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Build Your Own Storytime

It’s important to read, talk, and sing to your little one everyday. To help you build your child’s early learning skills at home, we assembled storytime components and a sample storytime schedule.

Parents with very young children probably don’t want to watch a full 15-20 minute storytime with a baby or toddler. But you can still work on early learning skills from home until we’re able to have in-person storytimes safely at the library.

Pick and choose short songs, finger plays, action rhymes, and counting songs that we use at library storytimes. Watch our short videos with your child or on your own to learn the songs. Then combine music and rhymes with some of our favorite books and an early learning activity for a complete storytime you can do at home. 

Use our sample schedule, or create your own. Incorporate reading and short storytimes into your daily routine. Routines are especially important to help kids feel safe and secure during stressful times.

 

ACTION SONGS, FINGER PLAYS, AND HELLO SONGS

Singing songs helps your little one learn the sounds of words, rhythms of language, and builds memory skills. Add some movement and dancing to build large motor skills and give kids a form of self-expression. Finger plays build fine motor skills too.

NURSERY RHYMES

Nursery rhymes help young children become ready to learn to read! Both rhyme and rhythm help kids hear the sounds and syllables in words. Sing along with Pat to learn a few classics!

LET’S MOVE!

Movement exercises build muscles and motor skills and allows kids to practice following directions, an important kindergarten readiness skill.

COUNTING SONGS

Sing counting songs to help your child memorize the order of the numbers and learn basic addition and subtraction. You can practice with any small set of toys or blocks at home if you don’t have a felt board.

OUR FAVORITE READ ALOUDS FOR EVERY STAGE OF A LITTLE ONE’S DEVELOPMENT
BABIES

For little ones birth-18 months, choose short books with lots of repetition, rhyming, and colors. For newborns, look for high contrast images and faces. 

TODDLERS

For little ones 18-36 months now on the move, choose books with vivid colors, lots of rhymes, and ways to involve them in the story through actions or counting and talking about what’s on the page. Use books to introduce numbers, ABCs, colors, and shapes. 

PRESCHOOLERS

For your 3-5 year old who can sit longer, choose books that introduce lots of new words and play to your child’s special interests–dinosaurs, favorite characters, horses, trucks, and more! Use fiction and nonfiction to answer their questions about the world, or use I Spy books to send them on a hunt through colorful pages.

EARLY LEARNING ACTIVITIES TO DO AT HOME

After reading a book, slowly count the pages together to build math skills too! Or make today a Counting Day. Count the number of buttons on baby’s clothes, the stairs you climb, or the number of kisses you give each other.

Fill a clear water bottle with ice water & another bottle with slightly warm water. Let baby roll them around, touch them, even mouth them as they explore warm & cold. Talk while you play.

Have a color or shape day! Choose a color or shape and ask, “How many things can we find today?” Keep looking all day! Or turn the hunt into an I Spy game and take turns being the one to guess. “I spy with my little eye something red with wheels.”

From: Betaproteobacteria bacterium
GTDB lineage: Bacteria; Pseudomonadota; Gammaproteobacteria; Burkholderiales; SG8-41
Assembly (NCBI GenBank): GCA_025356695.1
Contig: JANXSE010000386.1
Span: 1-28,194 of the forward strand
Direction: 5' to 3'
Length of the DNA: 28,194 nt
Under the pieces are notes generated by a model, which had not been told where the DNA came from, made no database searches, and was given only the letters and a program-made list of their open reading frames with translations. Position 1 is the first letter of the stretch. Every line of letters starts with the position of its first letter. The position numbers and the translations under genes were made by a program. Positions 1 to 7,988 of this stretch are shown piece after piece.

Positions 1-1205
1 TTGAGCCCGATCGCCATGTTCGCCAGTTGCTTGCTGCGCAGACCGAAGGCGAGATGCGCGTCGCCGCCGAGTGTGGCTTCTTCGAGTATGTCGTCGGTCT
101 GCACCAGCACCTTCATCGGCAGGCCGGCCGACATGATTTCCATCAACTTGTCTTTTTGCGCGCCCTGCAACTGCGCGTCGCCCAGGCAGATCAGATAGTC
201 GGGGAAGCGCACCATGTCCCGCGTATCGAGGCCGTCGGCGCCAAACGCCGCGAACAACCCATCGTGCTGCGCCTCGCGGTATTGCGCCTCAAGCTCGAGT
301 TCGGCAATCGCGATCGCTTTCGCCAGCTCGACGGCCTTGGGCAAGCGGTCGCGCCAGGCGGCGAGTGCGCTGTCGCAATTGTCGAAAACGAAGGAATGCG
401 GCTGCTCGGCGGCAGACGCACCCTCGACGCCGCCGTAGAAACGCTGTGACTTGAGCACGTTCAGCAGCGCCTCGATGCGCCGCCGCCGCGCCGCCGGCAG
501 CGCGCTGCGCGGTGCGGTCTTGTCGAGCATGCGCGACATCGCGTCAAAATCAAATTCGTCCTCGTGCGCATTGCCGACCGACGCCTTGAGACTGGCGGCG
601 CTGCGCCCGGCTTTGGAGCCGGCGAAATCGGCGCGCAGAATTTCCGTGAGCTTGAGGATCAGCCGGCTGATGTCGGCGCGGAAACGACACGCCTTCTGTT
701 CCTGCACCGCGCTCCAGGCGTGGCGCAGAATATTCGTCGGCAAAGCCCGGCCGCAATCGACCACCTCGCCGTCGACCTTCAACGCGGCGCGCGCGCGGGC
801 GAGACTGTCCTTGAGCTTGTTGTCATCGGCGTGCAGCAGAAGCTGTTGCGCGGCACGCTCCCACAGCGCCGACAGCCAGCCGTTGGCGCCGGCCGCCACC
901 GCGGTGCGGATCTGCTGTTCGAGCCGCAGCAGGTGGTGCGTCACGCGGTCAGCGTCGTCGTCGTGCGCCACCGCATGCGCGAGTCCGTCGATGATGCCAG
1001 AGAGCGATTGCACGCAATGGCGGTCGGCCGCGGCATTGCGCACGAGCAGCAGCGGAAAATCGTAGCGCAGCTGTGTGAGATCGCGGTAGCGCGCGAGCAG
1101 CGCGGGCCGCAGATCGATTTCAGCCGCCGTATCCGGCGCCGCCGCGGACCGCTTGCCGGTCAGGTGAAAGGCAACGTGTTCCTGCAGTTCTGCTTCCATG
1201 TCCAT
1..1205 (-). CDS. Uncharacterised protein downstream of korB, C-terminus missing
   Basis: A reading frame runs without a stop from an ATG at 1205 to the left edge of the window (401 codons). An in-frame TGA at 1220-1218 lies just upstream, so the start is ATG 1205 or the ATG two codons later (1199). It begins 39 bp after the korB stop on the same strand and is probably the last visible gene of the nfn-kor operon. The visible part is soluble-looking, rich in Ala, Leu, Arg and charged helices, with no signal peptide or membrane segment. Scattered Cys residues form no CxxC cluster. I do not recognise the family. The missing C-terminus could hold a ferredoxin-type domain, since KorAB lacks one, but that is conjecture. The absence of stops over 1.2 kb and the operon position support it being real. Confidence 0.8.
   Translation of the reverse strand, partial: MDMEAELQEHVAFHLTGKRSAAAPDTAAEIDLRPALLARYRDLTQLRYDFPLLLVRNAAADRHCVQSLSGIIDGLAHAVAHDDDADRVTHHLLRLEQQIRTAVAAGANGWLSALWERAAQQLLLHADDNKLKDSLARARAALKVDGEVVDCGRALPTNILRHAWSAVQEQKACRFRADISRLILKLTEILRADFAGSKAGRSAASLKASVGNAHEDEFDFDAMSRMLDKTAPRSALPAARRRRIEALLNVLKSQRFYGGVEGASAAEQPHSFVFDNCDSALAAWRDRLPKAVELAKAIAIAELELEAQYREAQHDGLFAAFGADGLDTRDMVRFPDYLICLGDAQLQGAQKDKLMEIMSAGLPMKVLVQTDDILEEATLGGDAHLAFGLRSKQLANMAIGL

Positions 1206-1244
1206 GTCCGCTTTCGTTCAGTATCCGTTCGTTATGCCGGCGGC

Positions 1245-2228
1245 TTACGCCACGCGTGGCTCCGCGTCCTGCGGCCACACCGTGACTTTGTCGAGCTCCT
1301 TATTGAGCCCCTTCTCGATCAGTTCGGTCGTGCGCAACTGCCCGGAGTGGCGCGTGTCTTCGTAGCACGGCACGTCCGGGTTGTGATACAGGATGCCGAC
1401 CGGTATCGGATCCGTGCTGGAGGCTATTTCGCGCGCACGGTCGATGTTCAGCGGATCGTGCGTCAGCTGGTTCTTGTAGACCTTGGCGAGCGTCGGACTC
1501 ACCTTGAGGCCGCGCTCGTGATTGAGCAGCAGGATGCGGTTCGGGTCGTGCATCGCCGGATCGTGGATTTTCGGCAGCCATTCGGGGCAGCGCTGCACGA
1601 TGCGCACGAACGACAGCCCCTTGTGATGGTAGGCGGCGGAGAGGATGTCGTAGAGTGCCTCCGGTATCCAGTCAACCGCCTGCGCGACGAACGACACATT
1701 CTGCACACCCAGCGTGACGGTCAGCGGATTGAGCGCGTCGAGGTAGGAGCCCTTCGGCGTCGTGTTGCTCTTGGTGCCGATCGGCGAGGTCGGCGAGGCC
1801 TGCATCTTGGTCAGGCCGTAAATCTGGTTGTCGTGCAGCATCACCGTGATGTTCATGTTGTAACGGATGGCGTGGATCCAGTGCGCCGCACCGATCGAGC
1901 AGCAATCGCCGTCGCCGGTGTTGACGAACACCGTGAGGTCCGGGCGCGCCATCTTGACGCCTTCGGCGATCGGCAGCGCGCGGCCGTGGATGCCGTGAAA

Empty food containers and wooden spoons can be used as drumsticks to explore rhythms and sounds. Turn on music and drum with the beat.

Try “baby science” with blocks. Hide a block behind you. Bring it out. Hide it. Does baby expect it to come back? Prediction is a science skill. Or build a tower of blocks and knock it down to learn about cause and effect. And older little ones can sort blocks by color or size to build math skills.

Talk about sizes. “The yellow truck is bigger and the blue car is smaller.” Size is an early math skill and helps tots develop an understanding of the world. Older little ones can line toys up by size. 

Use different flavors of yogurt as edible finger paint and let your little one write and paint on a high chair tray or paper to build hand muscles.

Put scarves, long socks, or anything that fits, inside an empty tissue box and help little ones pull it out to build hand muscles. Older little ones will enjoy using their senses to guess what they feel inside. Use the opportunity to build vocabulary by describing each item they pull out. “This sock is red and pink. It feels really soft.”

Look at family photos together and talk about what is happening in each picture, name the family members in them and describe them. Family stories build resilience.

Babies love the sound of paper. Build listening and motor skills by helping baby rip up scrap paper. Crinkle into a ball for more fun! Older little ones can glue the torn pieces on a larger sheet of paper as a form of process art.

Let your little one use crayons and scribble on scrap paper often to build muscle skills necessary to write. As they get older, show them how to draw simple shapes like a circle and square. Then work on the letters of their name.

After reading, move like different animals with your toddler. “Can you leap like a frog or swing your trunk like an elephant?” Build gross motor skills and vocabulary! Or try some yoga poses. 

Do you want more activities closely tailored to your child’s developmental stage?

Sign up for TALK: Text and Learn for Kindergarten to get quick, easy activity suggestions by text twice a week for little ones 6 and under. 

FULL STORYTIMES

If your child is ready for a longer online storytime, don’t miss our new fall series and check out the archives too.